Retroperitoneal lipoblastoma: A discussion of current management

Texas Children's Hospital, Department of Pediatric Surgery, Baylor College of Medicine, Houston, TX.
Journal of Pediatric Surgery (Impact Factor: 1.39). 10/2012; 47(10):e51-4. DOI: 10.1016/j.jpedsurg.2012.07.052
Source: PubMed


Retroperitoneal lipoblastomas are rare tumors found in young pediatric patients. Despite their large size at presentation, complete resection is usually achieved with minimal complications. Diagnosis is typically made after pathologic examination of the operative specimen, and cytogenetic analysis may be a key component in differentiating lipoblastoma from other lipomatous tumors. We present one such case of a large, retroperitoneal lipoblastoma and discuss the management of this uncommon entity.

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    • "Hibernoma is a peculiar tumor of brown fat that occurs most commonly in the thigh of adults and is cured with complete excision [17]. Lipoblastoma is a benign tumor that develops from immature adipocytes in young children [18]. "
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    ABSTRACT: While inguinal hernia is common in the primary care office, the differential diagnosis is extensive and includes infectious, inflammatory and neoplastic processes. Varicocele is another frequent, generally benign condition which occasionally reflects serious disease entities. Left-sided or bilateral varicoceles account for the overwhelming majority of varicoceles because the left gonadal vein drains into the left renal vein in contrast to the right gonadal vein, which drains directly into the inferior vena cava, thus making left-sided or bilateral venous congestion more likely. Presence of an uncommon unilateral right-sided varicocele thus warrants further radiological workup, in particular CT abdomen and pelvis, to evaluate for retroperitoneal pathology. We describe a case in which appropriate use of a variety of imaging modalities including testicular ultrasound and CT led to an important diagnosis of a large, well-differentiated liposarcoma in the right retroperitoneum of a patient with a right-sided groin mass.
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    ABSTRACT: Background: Lipoblastomas are rare, benign, soft tissue tumors that occur primarily in young children. Treatment includes complete excision and surveillance for recurrence. Lipoblastomas can be indistinguishable from other benign lipomatous tumors and liposarcomas. Cytogenetic analysis can provide the definitive diagnosis in questionable cases, because benign and malignant lipomatous tumors exhibit specific nonrandom cytogenetic abnormalities. The purpose of the present study was to discuss the disease management and outcomes in a large contemporary group of patients with lipoblastoma. Materials and methods: A retrospective chart review of patients diagnosed with lipoblastoma presenting from 2000-2011 was conducted. The data from these patients were compared with data from a previously published historical group of patients (1985-1999) from the same children's hospital. Results: We identified 37 patients in the contemporary cohort group and compared them with 25 patients from the historical group. The tumor involvement sites were similar. The current cohort group had a lower recurrence rate, although this might have been underestimated owing to a shorter follow-up period (median 1.4 y, range 2 wk to 11.0 y). Preoperative imaging findings led to an incorrect diagnosis in 62% of the patients. Cytogenetic analysis was used to help determine the final diagnosis in 50% of the cases. In 39% of cases, translocations involved the long arm of chromosome 8, the most common anomaly in lipoblastoma. Conclusions: Lipoblastomas are rare tumors in young children that can be misclassified as other malignant or benign lipomatous tumors with markedly different outcomes and treatments. We recommend that cytogenetic analysis be routinely used for all pediatric lipomatous tumors to provide an accurate diagnosis and guide appropriate therapy and follow-up.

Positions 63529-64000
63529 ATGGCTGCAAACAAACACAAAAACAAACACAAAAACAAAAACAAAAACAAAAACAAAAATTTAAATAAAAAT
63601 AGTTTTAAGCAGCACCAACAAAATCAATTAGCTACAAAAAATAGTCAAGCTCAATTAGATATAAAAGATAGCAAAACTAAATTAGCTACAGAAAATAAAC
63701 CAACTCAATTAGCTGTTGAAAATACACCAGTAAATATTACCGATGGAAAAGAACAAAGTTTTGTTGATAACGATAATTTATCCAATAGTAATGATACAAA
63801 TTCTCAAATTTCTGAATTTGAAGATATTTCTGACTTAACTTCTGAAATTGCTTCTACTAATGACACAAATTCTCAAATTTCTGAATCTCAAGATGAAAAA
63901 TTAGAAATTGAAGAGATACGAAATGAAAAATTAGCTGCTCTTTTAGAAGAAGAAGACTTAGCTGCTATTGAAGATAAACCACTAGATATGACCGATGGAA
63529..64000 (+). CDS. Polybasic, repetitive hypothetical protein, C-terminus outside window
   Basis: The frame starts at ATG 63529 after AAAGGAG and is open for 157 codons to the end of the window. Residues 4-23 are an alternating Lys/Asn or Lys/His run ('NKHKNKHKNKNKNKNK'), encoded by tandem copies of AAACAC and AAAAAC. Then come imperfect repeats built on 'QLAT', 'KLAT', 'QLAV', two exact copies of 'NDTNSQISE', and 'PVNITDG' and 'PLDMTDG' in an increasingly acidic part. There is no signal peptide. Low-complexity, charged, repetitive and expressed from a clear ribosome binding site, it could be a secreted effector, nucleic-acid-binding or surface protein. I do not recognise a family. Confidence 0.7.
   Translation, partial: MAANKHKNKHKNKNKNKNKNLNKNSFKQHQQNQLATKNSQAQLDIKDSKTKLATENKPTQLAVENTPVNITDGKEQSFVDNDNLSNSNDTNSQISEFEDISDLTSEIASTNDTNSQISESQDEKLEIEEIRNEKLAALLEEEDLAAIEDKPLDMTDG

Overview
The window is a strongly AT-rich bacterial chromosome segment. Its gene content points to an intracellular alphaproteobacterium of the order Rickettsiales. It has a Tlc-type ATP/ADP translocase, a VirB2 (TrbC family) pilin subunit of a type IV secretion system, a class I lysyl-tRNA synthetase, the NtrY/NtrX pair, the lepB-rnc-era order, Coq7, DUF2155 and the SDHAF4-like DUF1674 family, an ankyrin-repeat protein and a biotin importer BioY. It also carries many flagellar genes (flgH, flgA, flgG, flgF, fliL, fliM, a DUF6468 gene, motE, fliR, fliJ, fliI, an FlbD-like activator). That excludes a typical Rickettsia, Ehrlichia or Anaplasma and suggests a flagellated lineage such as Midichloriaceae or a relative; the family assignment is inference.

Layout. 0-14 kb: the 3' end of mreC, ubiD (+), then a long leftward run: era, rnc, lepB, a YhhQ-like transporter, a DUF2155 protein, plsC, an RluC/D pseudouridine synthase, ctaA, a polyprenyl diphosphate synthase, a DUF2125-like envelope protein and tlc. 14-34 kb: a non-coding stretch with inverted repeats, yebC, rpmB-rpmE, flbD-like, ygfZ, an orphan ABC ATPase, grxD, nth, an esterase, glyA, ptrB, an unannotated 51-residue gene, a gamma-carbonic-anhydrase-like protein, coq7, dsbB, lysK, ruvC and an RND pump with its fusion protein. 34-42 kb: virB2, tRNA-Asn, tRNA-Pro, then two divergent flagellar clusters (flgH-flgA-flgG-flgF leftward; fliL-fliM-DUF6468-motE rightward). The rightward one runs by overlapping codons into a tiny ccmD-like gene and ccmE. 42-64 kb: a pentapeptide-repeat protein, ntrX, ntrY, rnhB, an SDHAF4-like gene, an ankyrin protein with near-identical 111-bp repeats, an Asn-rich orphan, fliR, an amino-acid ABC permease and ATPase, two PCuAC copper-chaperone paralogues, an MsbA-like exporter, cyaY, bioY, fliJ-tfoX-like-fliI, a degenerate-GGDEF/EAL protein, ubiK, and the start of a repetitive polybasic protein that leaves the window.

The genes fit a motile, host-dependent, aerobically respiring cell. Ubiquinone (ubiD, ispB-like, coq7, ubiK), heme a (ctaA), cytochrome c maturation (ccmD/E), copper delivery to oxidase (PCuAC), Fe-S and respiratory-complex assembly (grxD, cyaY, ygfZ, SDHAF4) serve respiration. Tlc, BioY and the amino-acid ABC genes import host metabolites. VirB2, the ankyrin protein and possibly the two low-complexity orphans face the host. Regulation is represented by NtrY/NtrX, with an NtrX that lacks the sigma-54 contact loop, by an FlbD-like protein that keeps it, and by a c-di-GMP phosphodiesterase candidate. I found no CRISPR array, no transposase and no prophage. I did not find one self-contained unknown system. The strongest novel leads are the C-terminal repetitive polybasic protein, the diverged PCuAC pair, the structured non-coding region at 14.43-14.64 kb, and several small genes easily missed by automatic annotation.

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    ABSTRACT: Palpable inguinal mass in children should be differentiated from inguinal hernia, hydrocele, lymph node, and tumor. Though using ultrasonography, fatty tumor would be misdiagnosed as incarcerated inguinal hernia containing fatty component. We experienced the huge inguinal lipoblastoma in 5-year-old girl mimicking recurrent incarcerated hernia. Laparoscopic exploration revealed it was not incarcerated hernia but well demarcated bulging mass from abdominal wall. Mass was about 10×4×3 cm and extended from internal inguinal ring to saphenous opening. It was near total excised because of right external iliac vein injury. Pathologically, it was proven as lipoblastoma containing mature adipocyte with lipoblast and fibrous septa. Postoperatively, we noticed a segmental thrombotic occlusion of external iliac vein. After 1 year, she has no symptom related to occluded vessel. The remained lipoblastoma showed no interval change. Even lipoblastoma has a good prognosis with low recurrence rate, we need careful follow-up.
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